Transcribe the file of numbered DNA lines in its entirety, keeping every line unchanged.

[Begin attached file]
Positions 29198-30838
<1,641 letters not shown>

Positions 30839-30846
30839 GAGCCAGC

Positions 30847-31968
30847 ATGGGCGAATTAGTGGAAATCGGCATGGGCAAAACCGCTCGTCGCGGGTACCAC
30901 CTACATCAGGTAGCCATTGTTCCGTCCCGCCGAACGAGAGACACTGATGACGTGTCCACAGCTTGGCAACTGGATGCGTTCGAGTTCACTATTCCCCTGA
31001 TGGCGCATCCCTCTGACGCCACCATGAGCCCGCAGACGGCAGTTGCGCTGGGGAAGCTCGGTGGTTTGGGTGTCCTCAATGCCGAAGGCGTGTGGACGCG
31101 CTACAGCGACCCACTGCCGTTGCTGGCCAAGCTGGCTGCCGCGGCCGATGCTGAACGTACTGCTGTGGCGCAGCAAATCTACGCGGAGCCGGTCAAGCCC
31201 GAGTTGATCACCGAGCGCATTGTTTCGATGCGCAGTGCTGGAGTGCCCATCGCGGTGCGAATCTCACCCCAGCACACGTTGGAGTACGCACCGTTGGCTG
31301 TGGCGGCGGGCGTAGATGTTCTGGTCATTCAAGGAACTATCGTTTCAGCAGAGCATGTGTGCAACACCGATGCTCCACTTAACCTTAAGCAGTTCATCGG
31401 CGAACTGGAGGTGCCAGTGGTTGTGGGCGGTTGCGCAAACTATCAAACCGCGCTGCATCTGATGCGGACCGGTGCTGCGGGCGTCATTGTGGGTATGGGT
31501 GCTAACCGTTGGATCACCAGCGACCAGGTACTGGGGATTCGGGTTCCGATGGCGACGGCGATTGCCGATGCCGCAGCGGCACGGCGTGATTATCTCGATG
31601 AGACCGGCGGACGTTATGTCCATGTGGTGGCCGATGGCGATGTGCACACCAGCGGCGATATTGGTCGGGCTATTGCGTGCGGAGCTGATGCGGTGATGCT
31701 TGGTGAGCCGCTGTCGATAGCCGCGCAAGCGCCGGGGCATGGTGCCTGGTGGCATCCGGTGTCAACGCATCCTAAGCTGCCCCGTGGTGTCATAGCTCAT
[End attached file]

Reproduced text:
Positions 29198-30838
<1,641 letters not shown>

Positions 30839-30846
30839 GAGCCAGC

Positions 30847-31968
30847 ATGGGCGAATTAGTGGAAATCGGCATGGGCAAAACCGCTCGTCGCGGGTACCAC
30901 CTACATCAGGTAGCCATTGTTCCGTCCCGCCGAACGAGAGACACTGATGACGTGTCCACAGCTTGGCAACTGGATGCGTTCGAGTTCACTATTCCCCTGA
31001 TGGCGCATCCCTCTGACGCCACCATGAGCCCGCAGACGGCAGTTGCGCTGGGGAAGCTCGGTGGTTTGGGTGTCCTCAATGCCGAAGGCGTGTGGACGCG
31101 CTACAGCGACCCACTGCCGTTGCTGGCCAAGCTGGCTGCCGCGGCCGATGCTGAACGTACTGCTGTGGCGCAGCAAATCTACGCGGAGCCGGTCAAGCCC
31201 GAGTTGATCACCGAGCGCATTGTTTCGATGCGCAGTGCTGGAGTGCCCATCGCGGTGCGAATCTCACCCCAGCACACGTTGGAGTACGCACCGTTGGCTG
31301 TGGCGGCGGGCGTAGATGTTCTGGTCATTCAAGGAACTATCGTTTCAGCAGAGCATGTGTGCAACACCGATGCTCCACTTAACCTTAAGCAGTTCATCGG
31401 CGAACTGGAGGTGCCAGTGGTTGTGGGCGGTTGCGCAAACTATCAAACCGCGCTGCATCTGATGCGGACCGGTGCTGCGGGCGTCATTGTGGGTATGGGT
31501 GCTAACCGTTGGATCACCAGCGACCAGGTACTGGGGATTCGGGTTCCGATGGCGACGGCGATTGCCGATGCCGCAGCGGCACGGCGTGATTATCTCGATG
31601 AGACCGGCGGACGTTATGTCCATGTGGTGGCCGATGGCGATGTGCACACCAGCGGCGATATTGGTCGGGCTATTGCGTGCGGAGCTGATGCGGTGATGCT
31701 TGGTGAGCCGCTGTCGATAGCCGCGCAAGCGCCGGGGCATGGTGCCTGGTGGCATCCGGTGTCAACGCATCCTAAGCTGCCCCGTGGTGTCATAGCTCAT